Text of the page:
CV NEWS FEED // On May 9, the Connecticut House of Representatives passed a bill that would effectively expand the definition of discrimination on the basis of sexual orientation to include “discrimination” against so-called “minor-attracted persons.”
H.B. 6638, also known as “An Act Revising the State’s Antidiscrimination Statutes,” passed by a landslide margin of 132-17, with two members absent from the vote. A significant majority of the state’s 53 House Republicans voted in favor of the bill.
The state’s House Democratic caucus described the bill as seeking to “modernize and improve consistency in” the state’s “discrimination statutes.” The Connecticut American Civil Liberties Union (ACLU), which supports the bill, used similar language, stating that “it modernizes the existing definition of sexual orientation, moving away from thirty-year-old outdated and offensive terminology.”
However, many critics say that this “updated” definition would by extension allow the state to aid and abet pedophilic predators.
The Family Institute of Connecticut has termed H.B. 6638 the “Pedophile Anti-Discrimination Bill.” One week after the controversial bill passed in the state House, the non-profit stated that if the legislation were enacted, it would change the state’s legal definition of “sexual orientation”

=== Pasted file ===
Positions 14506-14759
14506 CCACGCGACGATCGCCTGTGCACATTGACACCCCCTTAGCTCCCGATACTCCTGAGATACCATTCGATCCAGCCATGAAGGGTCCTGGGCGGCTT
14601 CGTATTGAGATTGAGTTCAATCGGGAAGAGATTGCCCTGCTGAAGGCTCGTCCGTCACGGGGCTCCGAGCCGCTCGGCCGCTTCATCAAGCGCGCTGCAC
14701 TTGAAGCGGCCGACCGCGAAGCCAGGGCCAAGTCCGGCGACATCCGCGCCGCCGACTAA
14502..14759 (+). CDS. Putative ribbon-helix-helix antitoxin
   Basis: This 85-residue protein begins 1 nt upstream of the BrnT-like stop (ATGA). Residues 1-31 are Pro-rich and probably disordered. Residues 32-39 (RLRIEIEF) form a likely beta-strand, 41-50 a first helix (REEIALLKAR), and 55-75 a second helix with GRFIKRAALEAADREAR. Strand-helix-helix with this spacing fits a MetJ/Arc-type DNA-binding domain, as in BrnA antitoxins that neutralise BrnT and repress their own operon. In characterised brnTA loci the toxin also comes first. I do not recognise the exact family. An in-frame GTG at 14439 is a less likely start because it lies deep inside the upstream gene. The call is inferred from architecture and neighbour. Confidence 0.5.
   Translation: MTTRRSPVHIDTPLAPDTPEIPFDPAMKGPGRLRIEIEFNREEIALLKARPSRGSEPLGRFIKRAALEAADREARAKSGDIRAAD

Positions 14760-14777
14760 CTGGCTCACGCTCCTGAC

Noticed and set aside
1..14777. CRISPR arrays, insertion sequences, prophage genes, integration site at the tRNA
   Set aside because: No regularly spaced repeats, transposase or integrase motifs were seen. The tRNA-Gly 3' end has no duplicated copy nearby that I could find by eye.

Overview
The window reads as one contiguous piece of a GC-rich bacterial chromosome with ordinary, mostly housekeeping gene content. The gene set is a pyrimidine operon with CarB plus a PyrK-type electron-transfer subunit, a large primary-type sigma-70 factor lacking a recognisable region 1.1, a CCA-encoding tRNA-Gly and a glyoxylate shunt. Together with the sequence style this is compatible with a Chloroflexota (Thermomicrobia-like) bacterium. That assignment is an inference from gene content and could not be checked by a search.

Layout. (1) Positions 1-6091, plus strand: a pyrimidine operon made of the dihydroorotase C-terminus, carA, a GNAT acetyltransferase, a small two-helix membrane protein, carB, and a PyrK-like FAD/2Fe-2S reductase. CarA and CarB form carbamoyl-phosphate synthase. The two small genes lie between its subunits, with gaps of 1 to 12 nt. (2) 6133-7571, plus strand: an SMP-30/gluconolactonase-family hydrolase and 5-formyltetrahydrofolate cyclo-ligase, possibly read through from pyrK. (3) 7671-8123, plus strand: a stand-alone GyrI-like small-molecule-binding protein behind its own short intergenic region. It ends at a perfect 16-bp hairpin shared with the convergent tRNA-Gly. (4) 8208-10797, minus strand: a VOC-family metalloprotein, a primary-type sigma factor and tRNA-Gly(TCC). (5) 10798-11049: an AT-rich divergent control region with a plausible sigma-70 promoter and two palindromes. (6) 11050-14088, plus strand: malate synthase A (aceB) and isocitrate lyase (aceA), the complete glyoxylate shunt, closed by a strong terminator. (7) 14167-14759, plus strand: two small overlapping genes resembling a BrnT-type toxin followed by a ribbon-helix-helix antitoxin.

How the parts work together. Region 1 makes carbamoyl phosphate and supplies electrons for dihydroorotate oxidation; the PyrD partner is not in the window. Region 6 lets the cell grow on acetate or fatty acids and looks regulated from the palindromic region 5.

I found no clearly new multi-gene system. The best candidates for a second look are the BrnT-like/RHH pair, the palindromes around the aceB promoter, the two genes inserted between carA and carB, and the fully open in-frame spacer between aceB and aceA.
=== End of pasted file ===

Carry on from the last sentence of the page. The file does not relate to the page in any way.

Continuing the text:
in 2 big ways. It becomes untethered from “heterosexuality, homosexuality or bisexuality” and instead ties to “identity.” Second, it now includes identities whose underlying behavior would be a sex crime.
Untied from the orientations of “heterosexuality, homosexuality or bisexuality” the law will be changed to prevent discrimination of any “identity”. Identities related to any romantic, emotional or sexual attraction towards a gender.
Therefore, the Family Institute of Connecticut argues that “even people with sexual attractions like pedophilia and nepiophilia would be protected from discrimination,” although “the associated behavior” would remain criminal, because the bill “would not legalize those crimes.”
Despite conceding that the bill does not go as far as to make pedophilia legal in Connecticut, the nonprofit asserts it would make it so
Connecticut citizens and businesses could not deny persons with those professed sexual attractions and identities from working or volunteering in our homes, hospitals, and schools, or otherwise “discriminate” based on those professed attractions.
The bill has yet to be voted on by the state Senate. If it passes in the upper chamber, it will head to the desk of Democratic Gov. Ned Lamont, who has a record of being a consistent promoter of the LGBTQ movement.